FORT BRAGG, N.C. — As the Army's latest round of troop cuts gains momentum, the service has tried to foster a new culture of voluntary quitters with the new "Army of None" and “Be Small As You Can Be” marketing campaigns, it was announced today.
“Even though most soldiers were afraid for their jobs at first, the idea of a completely self-imploding Army is starting to resonate with the resentful guys we're already kicking out,” Army Un-recruiter Staff Sgt. Michael Dietrich said. “The long-term goal is to get our volunteer force back to pre-1776 levels.”
For the most part the "Army of None" concept has not been effective at all, as all 40,000 of the troops in the first round of cuts have no civilian potential and left the armed forces against their will. Dietrich says the un-recruiting campaign is not to blame. “The slogans and posters are doing as good for the draw down as they do for preventing rape and drunk driving in the Army."
Dietrich pulled a stapler from his ACU backpack while he unrolled another poster. "We really want to capture the feelings of abandonment and lost legacy in this approach,” Dietrich said while hanging up an un-recruiting poster of a rifle leaning on a tumbleweed with the slogan "Army Gone" superimposed. “If I had my way, nobody would ever be here to even see this poster.”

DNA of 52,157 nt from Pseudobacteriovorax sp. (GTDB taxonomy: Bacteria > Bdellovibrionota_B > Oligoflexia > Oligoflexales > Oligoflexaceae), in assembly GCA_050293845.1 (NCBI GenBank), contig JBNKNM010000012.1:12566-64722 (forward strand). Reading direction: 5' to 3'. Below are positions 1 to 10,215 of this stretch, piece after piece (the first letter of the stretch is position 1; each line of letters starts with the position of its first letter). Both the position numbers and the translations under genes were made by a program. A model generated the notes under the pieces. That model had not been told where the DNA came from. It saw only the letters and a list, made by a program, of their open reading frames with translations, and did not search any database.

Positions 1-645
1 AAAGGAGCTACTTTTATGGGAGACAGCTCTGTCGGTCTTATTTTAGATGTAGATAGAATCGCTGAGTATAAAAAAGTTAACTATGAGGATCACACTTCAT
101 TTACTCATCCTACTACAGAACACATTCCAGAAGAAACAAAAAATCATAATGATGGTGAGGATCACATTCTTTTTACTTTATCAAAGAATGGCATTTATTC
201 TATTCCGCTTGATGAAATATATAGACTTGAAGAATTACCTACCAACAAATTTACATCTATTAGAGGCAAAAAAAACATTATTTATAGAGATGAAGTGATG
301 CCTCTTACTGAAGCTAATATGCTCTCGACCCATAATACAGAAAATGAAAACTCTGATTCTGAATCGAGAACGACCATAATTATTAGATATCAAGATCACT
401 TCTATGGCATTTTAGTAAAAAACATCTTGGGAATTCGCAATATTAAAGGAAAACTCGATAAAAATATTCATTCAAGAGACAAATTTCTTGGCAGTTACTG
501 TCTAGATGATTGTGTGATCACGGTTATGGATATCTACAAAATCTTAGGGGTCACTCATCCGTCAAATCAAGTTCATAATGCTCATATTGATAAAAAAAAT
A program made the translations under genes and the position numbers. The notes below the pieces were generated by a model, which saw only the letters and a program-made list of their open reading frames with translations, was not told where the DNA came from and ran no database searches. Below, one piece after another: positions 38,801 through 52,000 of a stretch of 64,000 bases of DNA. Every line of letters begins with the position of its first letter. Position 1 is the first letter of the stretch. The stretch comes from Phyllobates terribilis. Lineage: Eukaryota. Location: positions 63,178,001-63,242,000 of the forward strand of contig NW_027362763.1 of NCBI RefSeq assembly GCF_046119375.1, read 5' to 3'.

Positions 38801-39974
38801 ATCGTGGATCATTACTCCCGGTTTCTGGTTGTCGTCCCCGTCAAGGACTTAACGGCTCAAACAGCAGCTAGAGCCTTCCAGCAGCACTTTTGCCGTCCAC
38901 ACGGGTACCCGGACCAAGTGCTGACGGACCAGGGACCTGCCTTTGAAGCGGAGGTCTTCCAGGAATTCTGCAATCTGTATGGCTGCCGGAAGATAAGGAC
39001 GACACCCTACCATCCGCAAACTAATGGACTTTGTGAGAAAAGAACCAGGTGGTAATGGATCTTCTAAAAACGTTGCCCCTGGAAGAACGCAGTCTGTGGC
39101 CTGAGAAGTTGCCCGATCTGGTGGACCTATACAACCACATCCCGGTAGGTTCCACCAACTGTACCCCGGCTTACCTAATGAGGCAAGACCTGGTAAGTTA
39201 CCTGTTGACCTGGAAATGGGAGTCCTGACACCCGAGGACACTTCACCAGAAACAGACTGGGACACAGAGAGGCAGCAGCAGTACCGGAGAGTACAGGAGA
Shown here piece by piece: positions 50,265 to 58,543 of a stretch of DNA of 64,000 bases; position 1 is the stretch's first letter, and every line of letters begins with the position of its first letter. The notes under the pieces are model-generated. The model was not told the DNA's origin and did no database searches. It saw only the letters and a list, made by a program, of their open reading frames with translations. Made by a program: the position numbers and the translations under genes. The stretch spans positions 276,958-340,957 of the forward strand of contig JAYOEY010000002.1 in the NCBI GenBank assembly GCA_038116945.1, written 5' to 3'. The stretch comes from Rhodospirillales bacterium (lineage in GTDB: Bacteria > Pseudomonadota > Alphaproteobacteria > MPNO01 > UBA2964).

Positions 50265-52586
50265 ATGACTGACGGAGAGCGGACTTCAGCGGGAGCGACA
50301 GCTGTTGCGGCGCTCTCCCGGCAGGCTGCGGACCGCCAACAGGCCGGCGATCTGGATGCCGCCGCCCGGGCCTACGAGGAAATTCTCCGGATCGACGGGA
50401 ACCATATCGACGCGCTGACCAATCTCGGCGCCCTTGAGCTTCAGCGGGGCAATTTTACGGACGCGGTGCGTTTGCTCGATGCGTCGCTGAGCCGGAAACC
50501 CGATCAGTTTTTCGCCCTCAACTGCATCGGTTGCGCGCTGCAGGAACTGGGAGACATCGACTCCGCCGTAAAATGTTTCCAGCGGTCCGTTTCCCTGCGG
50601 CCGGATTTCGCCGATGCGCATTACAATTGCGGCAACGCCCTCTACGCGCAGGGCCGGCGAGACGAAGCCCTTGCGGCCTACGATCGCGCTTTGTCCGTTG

In place of soldiers, Congress has asked the Army to maintain a fleet of attack drones. “Without any human pilots, we’ve moved on to drone-piloted drones,” House Budget Committee Chairman Tom Price said at a recent press conference. “We’ve asked them to assign quality-control drones to make sure nothing goes wrong with the pilot drones and the drone drones.”
Price sees it as a matter of numbers. “Sure, the Department of Defense is firing thousands of servicemembers, but the budgets have really been slashed. It’s the only fiscally logical thing to do. As a nation, we have to cut down on defense spending to focus on creating jobs, especially in the departments that hand out benefits to poor people.”
The Army is not the only branch to suffer. Leaders have now been obligated to cut 99% of the manpower in the Air Force, Navy, and Marines in hopes of one day fielding the F-35 strike fighter.